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Sunday, March 21, 2010

Reinforcing, Reforming, or Restructuring the System

Reinforcing, Reforming, or Restructuring the System
Image © Austin Cline
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I'd like to take a step back and address something I've brought up here and there in various sermons over the years. It's something that underlies so many issues like fighting terrorism, prisoners in Guantanamo, unchecked government powers, financial bailouts, health care reform, and more. There's no single label for this but it comes up whenever someone asks "How could Democrats support that measure" or "How could Democrats betray their progressive principles and promises like that?"

Not Corruption or Conspiracy

One of the most important things to understand is that we aren't looking at corruption or evil conspiracies — at least, not as we normally understand the terms. Such behavior may at times look superficially like corruption or conspiracy, and the language used to describe it may reinforce that perception, but we must remember that this is not truly the case. This means that solutions to corruption and conspiracies will not work to solve the problems we're facing.

Classic political corruption happens when politicians sell votes or political influence to private interests, thus in a sense privatizing law and politics. When politicians vote in ways consistent with the interests of big campaign donors, that may look like bribery but how else would they vote? How else would groups donate to politicians if not when the politicians vote in ways they like? You only donate to politicians whose votes you support, so are you "bribing" them?

Classic conspiracies involve people meeting in secret to plan for causing harm to others while profiting from it. When members of some group act in ways that benefit themselves at the expense of others, this might look superficially like a conspiracy, but how else would you expect them to behave? Even if some do meet to coordinate their actions, it's not a conspiracy when people act in their own political or economic interests.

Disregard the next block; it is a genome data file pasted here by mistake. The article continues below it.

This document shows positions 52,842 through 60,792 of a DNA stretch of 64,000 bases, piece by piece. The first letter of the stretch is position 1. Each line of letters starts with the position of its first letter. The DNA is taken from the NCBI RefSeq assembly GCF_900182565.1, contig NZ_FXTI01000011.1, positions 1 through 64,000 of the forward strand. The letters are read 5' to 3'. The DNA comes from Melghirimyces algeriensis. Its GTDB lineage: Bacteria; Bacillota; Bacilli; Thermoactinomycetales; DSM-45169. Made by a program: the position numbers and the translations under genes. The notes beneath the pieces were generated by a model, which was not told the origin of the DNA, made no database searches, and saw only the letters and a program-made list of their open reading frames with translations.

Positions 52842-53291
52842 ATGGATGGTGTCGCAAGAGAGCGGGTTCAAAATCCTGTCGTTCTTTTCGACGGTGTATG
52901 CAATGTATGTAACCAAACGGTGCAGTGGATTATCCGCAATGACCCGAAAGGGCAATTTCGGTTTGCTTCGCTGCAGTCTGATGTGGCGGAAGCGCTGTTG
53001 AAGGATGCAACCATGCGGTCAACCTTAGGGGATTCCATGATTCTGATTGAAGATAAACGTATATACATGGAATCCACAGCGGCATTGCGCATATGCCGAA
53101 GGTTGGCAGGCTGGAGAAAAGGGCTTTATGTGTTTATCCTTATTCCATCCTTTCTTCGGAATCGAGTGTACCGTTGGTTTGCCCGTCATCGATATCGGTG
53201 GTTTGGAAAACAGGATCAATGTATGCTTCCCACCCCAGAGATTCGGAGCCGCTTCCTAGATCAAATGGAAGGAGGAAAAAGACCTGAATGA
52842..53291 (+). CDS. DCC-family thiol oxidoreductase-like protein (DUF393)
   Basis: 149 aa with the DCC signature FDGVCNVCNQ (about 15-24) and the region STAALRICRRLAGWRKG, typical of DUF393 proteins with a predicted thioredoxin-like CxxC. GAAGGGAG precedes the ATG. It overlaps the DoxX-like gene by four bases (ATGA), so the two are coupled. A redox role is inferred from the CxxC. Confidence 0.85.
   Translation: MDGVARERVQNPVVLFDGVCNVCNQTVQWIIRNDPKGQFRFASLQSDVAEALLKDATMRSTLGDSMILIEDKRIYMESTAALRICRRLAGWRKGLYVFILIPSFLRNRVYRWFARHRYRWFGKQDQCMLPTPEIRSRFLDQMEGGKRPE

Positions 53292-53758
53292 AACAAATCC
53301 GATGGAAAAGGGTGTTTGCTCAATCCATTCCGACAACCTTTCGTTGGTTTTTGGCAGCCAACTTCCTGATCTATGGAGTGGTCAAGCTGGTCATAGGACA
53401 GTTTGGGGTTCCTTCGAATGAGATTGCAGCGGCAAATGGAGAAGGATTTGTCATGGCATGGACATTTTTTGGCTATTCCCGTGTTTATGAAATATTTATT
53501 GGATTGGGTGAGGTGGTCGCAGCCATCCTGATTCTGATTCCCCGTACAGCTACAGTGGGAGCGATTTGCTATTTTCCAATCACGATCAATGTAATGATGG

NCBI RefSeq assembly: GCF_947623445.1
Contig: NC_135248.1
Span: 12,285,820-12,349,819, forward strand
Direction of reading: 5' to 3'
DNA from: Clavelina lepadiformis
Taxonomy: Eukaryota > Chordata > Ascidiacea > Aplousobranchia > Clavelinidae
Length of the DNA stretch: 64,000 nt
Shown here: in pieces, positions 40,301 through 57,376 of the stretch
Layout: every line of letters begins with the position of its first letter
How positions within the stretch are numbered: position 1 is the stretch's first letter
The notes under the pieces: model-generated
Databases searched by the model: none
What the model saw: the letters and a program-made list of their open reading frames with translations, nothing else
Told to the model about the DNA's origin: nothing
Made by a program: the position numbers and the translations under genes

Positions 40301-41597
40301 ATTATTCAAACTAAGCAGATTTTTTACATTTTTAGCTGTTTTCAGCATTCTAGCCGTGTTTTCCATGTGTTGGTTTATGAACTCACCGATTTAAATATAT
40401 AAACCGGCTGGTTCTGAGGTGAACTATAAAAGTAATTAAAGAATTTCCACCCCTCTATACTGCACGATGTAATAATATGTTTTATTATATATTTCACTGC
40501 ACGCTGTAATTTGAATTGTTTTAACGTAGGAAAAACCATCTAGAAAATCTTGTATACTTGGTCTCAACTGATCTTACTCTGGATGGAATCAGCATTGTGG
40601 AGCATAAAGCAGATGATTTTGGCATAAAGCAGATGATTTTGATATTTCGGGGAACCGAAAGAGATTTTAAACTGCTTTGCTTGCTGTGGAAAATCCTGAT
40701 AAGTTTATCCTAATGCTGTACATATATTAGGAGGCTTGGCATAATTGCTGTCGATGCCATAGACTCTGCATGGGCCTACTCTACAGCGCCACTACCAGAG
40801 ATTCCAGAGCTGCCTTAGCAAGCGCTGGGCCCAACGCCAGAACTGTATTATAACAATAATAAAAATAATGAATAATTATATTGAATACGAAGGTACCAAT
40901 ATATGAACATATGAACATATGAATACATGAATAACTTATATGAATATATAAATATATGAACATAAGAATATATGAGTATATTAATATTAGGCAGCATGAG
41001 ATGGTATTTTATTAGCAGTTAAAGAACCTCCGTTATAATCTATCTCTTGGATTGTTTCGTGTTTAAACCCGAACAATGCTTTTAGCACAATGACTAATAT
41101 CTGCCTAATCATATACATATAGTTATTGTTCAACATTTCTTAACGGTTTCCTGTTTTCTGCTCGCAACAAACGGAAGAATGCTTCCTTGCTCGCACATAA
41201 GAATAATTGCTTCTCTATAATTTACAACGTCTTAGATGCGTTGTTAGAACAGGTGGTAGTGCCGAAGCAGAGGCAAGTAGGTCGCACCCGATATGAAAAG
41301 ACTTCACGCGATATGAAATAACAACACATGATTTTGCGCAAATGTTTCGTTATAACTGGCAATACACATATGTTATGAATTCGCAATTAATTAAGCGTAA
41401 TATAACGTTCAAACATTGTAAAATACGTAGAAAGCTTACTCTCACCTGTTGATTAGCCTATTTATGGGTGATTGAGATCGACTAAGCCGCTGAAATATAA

Analyzing People's Behavior

So if it's not really corruption or conspiracy that's plaguing us, what's going on?

  1. People act to secure their most fundamental desires. What people want or need most are the basics: food, water, housing, health, etc. People might be so well off that they can pursue other interests as well, but these will always be most fundamental and you must count on people to pursue them.

  2. People achieve their most fundamental desires by securing their economic interests. Obviously, you can have reliable access to food and housing when you have reliable access to economic power — i.e., money. Even achieving power over space around you (property) and political power require economic power first. So you make your most fundamental desires more secure by making your economic situation more secure.

  3. Your economic security is about more than just you. Your economic security is determined not just by your income and assets, but also by the prospects facing the groups you belong to: family, neighborhood, community, race, church, class, etc. No matter how well you think you're doing at the moment, you won't feel very secure if you see lots of people in your family or socioeconomic class doing badly. So whether consciously or not, you'll end up working to not just secure your own economic situation, but also the economic situation of people like yourself.

  4. Actions speak louder than words. How a person behaves tells you far more about what they really believe than what they say or promise. A corollary of this is that a person's beliefs will, at some point, be reflected in their actions — a belief that never has any impact on behavior isn't much of a belief.

  5. People generally do what they want to do, given their circumstances. As a general rule we should start with the assumption that any given behavior is actually how that person wants to behave — they believe that it is an appropriate or necessary means for achieving some basic desire. They may be wrong about the means (like playing the lottery instead of learning a trade) and may not even like the means (like a job they hate), but they sincerely believe that it's necessary, appropriate, and/or effective at the moment.

Once we accept these basic premises, it's should no longer be confusing why so many Democrats would support warrantless wiretapping and indefinite detention or oppose a public option for health insurance or greater consumer protection in investments: this is what they really want. People are confused because they assume that politicians want what they — the confused voter — wants but are bizarrely doing the opposite. This would indeed be bizarre, but the fault lies with starting with the wrong assumptions.